Every campaign needs a plan. As the late, great political consultant Matt Reese used to say, “If it isn’t written down, it doesn’t exist.” So, before you embark on a campaign to change public policy, write down a plan that outlines what you’re going to do, how you’re going to do it, and what it’s going to cost.
The campaign plan should be developed through a participatory process that maximizes input from lead organizations and experts, encourages ownership and involvement from national, state and local partner organizations, and includes key stakeholders and supporters. Once completed, the campaign plan should remain confidential to the coalition team and trusted partners and be reviewed and evaluated regularly. The plan should include: goal(s), policy background, political background, research, campaign staffing and structure, preliminary message, preliminary targeting of policymakers, coalition building, earned and paid media, fundraising, budget and timeline.
The goal or goals
Describe the policy you seek to enact, the governmental body or official that has jurisdiction, and the type of act you require, e.g., legislation, regulation, or an executive or administrative order. If you are pushing more than a single policy, and the way to achieve them warrants very different targets, messages and/or strategies, then you need to limit your scope or develop separate campaign plans for each.
Why is this policy needed? What is its root cause? What has been done or attempted before to address this problem? Why is your particular policy the best one to solve the problem?
What is the political context? What social or economic factors created or are perpetuating the problem? What political factors will help or hinder your ability to succeed? What’s the power analysis (who benefits from the problem and who benefits from change)?
What research does your advocacy campaign need and who will do it? (See Chapter 4 for details.)
Campaign staffing and structure
Outline how the campaign will be structured, including:
What are the preliminary ideas for the overall campaign message and likely talking points? (See Chapter 7 for details.)
Targeting of policymakers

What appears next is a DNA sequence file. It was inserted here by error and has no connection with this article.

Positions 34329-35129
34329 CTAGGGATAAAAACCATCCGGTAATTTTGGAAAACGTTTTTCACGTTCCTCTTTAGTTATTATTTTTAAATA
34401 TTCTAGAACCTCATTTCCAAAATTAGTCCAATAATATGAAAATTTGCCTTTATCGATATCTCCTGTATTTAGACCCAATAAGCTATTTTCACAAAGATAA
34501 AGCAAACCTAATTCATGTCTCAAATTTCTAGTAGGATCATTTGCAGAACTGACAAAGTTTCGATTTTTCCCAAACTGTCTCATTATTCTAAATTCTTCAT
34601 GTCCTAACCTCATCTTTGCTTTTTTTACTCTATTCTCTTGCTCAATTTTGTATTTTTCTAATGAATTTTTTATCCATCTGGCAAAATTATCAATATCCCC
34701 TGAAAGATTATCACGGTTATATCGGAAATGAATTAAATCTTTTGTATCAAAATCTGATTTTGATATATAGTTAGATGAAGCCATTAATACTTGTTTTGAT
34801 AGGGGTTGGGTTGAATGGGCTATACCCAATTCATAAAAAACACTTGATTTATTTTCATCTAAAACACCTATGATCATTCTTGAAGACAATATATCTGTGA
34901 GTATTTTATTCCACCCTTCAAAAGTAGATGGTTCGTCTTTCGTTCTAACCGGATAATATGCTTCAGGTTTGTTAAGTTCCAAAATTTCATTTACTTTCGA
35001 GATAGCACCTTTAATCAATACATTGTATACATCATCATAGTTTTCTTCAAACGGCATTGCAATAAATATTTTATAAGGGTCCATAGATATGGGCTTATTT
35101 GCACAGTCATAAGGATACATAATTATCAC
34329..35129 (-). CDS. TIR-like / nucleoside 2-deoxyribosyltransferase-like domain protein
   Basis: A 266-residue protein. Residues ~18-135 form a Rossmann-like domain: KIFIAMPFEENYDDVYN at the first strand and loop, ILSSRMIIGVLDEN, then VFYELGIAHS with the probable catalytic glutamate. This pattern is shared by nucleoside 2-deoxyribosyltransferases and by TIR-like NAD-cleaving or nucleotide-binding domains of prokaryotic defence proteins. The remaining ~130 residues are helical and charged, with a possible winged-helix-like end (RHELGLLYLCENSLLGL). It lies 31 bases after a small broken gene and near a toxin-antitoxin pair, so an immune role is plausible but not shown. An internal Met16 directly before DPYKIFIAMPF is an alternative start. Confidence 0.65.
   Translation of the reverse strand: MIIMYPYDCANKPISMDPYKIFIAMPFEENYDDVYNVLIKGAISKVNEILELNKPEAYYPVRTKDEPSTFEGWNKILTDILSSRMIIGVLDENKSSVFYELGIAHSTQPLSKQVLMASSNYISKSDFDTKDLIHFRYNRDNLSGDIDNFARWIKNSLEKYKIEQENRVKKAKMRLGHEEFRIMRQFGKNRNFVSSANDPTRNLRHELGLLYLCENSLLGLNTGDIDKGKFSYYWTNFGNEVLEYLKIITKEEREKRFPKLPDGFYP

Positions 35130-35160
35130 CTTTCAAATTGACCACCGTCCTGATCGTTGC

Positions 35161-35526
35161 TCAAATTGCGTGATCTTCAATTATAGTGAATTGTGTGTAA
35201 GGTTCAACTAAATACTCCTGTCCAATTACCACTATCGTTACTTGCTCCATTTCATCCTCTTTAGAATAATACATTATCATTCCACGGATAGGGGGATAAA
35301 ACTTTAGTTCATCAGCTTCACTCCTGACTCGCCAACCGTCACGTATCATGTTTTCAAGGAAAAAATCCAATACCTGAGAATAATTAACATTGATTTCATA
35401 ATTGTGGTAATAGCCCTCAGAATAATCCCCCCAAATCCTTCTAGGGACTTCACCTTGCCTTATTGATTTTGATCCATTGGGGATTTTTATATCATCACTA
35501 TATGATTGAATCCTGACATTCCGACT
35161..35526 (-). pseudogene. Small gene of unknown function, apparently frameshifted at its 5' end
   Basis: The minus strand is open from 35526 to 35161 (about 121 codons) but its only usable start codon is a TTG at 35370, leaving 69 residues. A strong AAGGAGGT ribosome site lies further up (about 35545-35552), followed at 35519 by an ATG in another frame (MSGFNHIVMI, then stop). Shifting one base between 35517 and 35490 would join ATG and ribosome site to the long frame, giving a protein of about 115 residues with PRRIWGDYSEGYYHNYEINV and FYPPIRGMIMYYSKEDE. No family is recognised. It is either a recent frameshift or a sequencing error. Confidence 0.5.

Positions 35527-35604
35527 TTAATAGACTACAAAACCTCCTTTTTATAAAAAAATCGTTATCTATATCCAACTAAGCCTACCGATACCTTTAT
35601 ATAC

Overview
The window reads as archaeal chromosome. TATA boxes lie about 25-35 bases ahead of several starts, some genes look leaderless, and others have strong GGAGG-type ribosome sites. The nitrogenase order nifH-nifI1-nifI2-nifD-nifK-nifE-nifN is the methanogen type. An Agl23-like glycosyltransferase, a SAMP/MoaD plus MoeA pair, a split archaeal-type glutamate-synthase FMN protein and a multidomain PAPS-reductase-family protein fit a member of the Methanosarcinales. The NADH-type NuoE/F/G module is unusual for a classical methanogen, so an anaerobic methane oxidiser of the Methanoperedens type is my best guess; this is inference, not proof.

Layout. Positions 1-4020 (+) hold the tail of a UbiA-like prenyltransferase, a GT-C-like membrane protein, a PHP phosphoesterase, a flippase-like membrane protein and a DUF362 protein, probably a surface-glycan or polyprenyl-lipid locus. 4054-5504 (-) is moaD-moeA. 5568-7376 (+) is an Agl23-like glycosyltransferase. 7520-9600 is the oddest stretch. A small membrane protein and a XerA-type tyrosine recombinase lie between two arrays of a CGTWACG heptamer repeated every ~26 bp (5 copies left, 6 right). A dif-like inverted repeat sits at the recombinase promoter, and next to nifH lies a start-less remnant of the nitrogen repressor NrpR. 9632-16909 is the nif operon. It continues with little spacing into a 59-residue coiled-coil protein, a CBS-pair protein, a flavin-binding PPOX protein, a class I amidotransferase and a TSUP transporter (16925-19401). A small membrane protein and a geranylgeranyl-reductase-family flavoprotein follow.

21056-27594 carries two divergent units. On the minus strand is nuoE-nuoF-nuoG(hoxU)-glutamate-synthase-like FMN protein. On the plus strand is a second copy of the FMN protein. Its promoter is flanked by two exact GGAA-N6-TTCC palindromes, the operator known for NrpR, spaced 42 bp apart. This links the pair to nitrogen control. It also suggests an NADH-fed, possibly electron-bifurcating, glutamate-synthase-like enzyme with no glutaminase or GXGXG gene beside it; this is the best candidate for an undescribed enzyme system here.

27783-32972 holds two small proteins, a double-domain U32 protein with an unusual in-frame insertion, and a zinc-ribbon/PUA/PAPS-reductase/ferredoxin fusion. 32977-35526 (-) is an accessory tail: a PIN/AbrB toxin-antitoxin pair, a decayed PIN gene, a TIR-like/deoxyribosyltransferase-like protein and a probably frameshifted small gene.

What are the preliminary targeting assumptions—which policymakers are likely to be for, against, or persuadable? (See Chapter 13 for details.) Based on your assumptions, what are the geographic areas where you likely need to focus? Which policymakers specifically have disproportionate power to approve or reject your policy proposal, e.g., specific committee chairs? These are primary targets—what are some preliminary ideas for persuading each of them?
What are the organizations and influential individuals that might be persuaded to join the coalition for this policy campaign? (See Chapter 9 for details.)
Earned and paid media
What are preliminary plans for earned and paid media? What media outlets will you target? (See Chapters 15 and 16 for details.)
How do you intend to raise the money for the campaign? Include sources of revenue, expected amounts to be raised by source, solicitors, timeline, and materials needed. (See some ideas in Chapter 3.)
Using the template displayed below, complete a budget for your advocacy campaign. Identify and document real resource gaps. This will help you determine the viability of your campaign before you begin, and it will help form the case for financial support.
On a timeline, list all the major strategies that you will use to achieve your objectives. Think of this as a weekly “work plan” list, not a daily “to do” list—you don’t have to include every detail. Include external deadlines that you have to work within (e.g. an introduction deadline). So that you can evaluate your progress, list specific, measurable objectives that you need to achieve by different dates. Objectives should always be strategic, measurable, achievable, realistic and time-specific (SMART).